IAI secures 29 freighter conversion orders

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Israel Aerospace Industries (IAI) has secured nearly 30 new orders for cargo conversion products, prompting its MRO unit Bedek to spool up its conversion operation after a slow two years.

IAI VP and general manager of marketing Jack Gaber told the 20 October Cargo Facts 2010 Aircraft Symposium in Miami that IAI has secured 29 new cargo conversion orders so far this year. He says this includes 14 767-200/300, 10 737-300/400 and five 747-400 conversions.

Speaking to ATI and Flightglobal after his presentation, Gaber says the 767 orders consist of 10 orders for the 767-300 Bedek Special Freighter (BDSF) and four for the 767-200BDSF. He declines to disclose the customers but industry sources attending Cargo Facts believe all the 767 orders were placed by the Air Transport Services Group (ATSG) and consist of a mix of passenger-to-freighter (P2F) and package freighter-to-freighter (PF2F) conversions. Sources also believe the 10-aircraft deal only consists of three firm aircraft plus seven options.

ATI reported in June that ATSG subsidiary Cargo Aircraft Management had completed the purchase of three 767-300ERs from Qantas and was planning to arrange for their conversion into freighters for re-delivery in the first half of 2011. ATSG, which owns three US cargo carriers including ABX Air, has had a longstanding relationship with IAI, which over the last two years has included converting 767-200PFs to 767-200BDSFs. According to Flightglobal's ACAS database, ABX Air currently operates three 767-200BDSFs, 15 767-200Fs and 14 767-200PFs.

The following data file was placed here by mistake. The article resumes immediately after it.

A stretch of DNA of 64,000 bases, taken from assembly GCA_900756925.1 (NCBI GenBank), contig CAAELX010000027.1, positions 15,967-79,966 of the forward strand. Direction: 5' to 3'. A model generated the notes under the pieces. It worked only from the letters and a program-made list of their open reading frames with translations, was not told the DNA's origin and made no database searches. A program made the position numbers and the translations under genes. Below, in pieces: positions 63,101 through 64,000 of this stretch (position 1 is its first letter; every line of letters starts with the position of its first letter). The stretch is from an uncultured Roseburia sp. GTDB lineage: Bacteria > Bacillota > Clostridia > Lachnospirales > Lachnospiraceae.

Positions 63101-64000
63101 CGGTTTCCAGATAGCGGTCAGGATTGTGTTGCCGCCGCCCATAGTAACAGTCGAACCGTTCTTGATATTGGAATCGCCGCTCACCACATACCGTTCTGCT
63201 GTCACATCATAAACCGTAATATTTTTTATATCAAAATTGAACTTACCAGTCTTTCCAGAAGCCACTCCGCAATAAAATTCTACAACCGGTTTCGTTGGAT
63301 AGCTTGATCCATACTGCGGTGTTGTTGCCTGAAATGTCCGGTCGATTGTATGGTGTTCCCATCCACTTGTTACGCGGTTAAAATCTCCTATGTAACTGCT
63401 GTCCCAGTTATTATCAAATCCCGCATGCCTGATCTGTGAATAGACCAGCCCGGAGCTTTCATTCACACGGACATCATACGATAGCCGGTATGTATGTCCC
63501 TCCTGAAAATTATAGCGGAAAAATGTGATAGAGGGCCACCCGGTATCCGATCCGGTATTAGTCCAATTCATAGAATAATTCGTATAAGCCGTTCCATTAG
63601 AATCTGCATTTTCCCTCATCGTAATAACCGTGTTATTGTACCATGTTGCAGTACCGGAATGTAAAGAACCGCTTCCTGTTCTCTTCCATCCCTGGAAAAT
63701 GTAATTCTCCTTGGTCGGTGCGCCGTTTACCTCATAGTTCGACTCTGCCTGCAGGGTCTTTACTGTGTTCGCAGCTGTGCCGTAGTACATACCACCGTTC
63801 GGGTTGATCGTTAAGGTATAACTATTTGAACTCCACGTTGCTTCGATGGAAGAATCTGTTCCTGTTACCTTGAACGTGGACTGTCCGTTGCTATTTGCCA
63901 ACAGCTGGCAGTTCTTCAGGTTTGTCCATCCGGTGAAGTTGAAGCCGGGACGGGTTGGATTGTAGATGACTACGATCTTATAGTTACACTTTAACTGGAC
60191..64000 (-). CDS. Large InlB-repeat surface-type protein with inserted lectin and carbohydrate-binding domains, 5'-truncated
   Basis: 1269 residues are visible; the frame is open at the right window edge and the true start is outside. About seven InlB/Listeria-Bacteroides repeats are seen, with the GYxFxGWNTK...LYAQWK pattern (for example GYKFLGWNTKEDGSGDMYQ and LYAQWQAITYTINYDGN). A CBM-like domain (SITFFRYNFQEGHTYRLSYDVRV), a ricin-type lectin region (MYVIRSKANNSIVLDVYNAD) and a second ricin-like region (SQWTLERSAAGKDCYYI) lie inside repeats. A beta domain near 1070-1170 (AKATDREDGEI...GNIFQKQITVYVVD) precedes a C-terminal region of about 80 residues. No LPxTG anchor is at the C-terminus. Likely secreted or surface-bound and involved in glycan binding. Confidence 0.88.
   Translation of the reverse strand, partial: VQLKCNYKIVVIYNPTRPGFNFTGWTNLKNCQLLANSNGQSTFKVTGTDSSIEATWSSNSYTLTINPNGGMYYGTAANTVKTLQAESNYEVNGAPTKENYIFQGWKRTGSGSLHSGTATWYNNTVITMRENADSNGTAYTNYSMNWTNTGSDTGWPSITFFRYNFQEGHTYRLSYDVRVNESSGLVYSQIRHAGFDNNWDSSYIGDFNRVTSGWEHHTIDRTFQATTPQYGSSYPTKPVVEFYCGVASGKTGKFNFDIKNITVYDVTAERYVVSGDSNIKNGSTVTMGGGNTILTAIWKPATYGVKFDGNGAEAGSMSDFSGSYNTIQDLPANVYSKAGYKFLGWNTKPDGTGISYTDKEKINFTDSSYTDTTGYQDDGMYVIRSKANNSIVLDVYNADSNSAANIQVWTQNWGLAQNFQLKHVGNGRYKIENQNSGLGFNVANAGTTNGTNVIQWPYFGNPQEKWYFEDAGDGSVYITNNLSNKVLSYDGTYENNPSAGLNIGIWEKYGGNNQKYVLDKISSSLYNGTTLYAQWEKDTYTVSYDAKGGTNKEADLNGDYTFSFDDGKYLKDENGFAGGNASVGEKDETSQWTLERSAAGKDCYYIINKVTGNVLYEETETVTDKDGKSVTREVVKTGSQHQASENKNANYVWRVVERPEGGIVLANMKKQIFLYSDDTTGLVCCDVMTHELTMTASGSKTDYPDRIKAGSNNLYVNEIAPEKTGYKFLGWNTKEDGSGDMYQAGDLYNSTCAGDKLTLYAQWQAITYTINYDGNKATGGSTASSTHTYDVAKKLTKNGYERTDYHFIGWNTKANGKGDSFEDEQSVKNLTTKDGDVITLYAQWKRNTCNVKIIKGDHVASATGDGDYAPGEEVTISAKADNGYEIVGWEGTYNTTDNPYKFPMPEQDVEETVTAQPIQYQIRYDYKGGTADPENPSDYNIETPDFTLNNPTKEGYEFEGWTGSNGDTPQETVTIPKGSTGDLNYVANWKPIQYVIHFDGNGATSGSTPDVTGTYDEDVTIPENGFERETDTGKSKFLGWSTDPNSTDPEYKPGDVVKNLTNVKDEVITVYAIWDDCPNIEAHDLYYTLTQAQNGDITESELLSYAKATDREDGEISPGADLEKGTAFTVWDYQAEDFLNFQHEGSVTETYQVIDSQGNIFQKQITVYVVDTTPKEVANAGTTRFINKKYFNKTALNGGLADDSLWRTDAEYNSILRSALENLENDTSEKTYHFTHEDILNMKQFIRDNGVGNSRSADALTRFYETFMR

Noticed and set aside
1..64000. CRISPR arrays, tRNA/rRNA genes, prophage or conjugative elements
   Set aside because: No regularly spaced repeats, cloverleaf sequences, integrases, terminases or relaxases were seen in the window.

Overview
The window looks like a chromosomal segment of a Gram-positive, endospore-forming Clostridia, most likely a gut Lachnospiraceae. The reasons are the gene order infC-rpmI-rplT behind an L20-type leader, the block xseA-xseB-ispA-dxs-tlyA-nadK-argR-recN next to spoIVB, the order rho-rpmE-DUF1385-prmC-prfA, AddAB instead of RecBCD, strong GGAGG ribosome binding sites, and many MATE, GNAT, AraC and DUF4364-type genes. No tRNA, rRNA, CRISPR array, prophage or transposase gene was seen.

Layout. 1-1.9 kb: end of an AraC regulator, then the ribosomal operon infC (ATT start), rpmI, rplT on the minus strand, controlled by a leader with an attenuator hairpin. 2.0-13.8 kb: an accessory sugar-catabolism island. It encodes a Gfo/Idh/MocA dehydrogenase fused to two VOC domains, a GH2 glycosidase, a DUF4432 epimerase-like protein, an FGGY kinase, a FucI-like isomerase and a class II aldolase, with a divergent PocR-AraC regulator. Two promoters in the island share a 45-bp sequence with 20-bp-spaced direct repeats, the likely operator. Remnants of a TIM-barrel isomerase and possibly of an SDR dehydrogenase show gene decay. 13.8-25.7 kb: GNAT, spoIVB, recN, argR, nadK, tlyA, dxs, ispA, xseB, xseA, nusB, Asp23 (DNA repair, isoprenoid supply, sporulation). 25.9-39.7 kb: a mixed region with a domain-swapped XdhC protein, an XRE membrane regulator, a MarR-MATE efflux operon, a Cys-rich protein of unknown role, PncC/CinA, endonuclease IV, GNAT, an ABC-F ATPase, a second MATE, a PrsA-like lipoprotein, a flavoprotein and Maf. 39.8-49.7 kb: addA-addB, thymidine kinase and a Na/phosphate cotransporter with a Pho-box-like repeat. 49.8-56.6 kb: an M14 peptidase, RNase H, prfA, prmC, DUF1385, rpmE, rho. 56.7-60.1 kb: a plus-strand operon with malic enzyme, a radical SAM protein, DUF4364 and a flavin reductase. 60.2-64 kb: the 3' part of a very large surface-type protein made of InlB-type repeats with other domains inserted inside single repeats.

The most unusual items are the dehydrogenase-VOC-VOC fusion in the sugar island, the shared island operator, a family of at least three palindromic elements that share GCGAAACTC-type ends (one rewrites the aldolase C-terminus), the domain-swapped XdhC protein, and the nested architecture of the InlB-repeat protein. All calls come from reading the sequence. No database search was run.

Gaber says the two 747-400BDSF orders includes one order for three aircraft from an undisclosed Asian airline and one order for two aircraft from an undisclosed smaller customer. He says DVB aircraft are not included in this five. IAI is currently in the process of converting two 747-400s for the German bank's aviation asset management division, using conversion slots DVB had purchased a few years ago but had deferred.

Gaber confirms all 10 of the 737-300/400BDSF orders are from GECAS. ATI reported earlier this week that GECAS had placed orders with IAI for nine additional 737-400 and two additional 737-300 conversions. Gaber says only 10 of these orders were actually placed this year as one of the orders was placed as part of an earlier deal.

Gaber says all 29 BDSF orders secured this year involve conversions which will be done in 2010 or 2011. "Our lines are filling up fairly quickly," he says.

Gaber now expects IAI to convert seven 747-400s in 2011. IAI already has capacity to convert seven 747-400s annually but during the economic downturn, which resulted in several 747-400BDSF cancellations and deferrals, it has operated well short of full capacity. IAI only converted two 747-400s in 2009 and Gaber says IAI will only convert four 747-400s this year.

Gaber says 767 conversions have remained the most active of Bedek's cargo conversion products during the downturn. IAI now only converts 767s in Israel, where it has four lines dedicated to 767 conversions, but Gaber says the firm is considering adding a line outside Israel next year to meet surging demand.

IAI already uses Guangzhou Aircraft Maintenance Engineering (GAMECO) for most of its 737 conversions. IAI previously had a 737 conversion line in South Africa and a 767 line in Brazil but the downturn prompted it to consolidate its operation.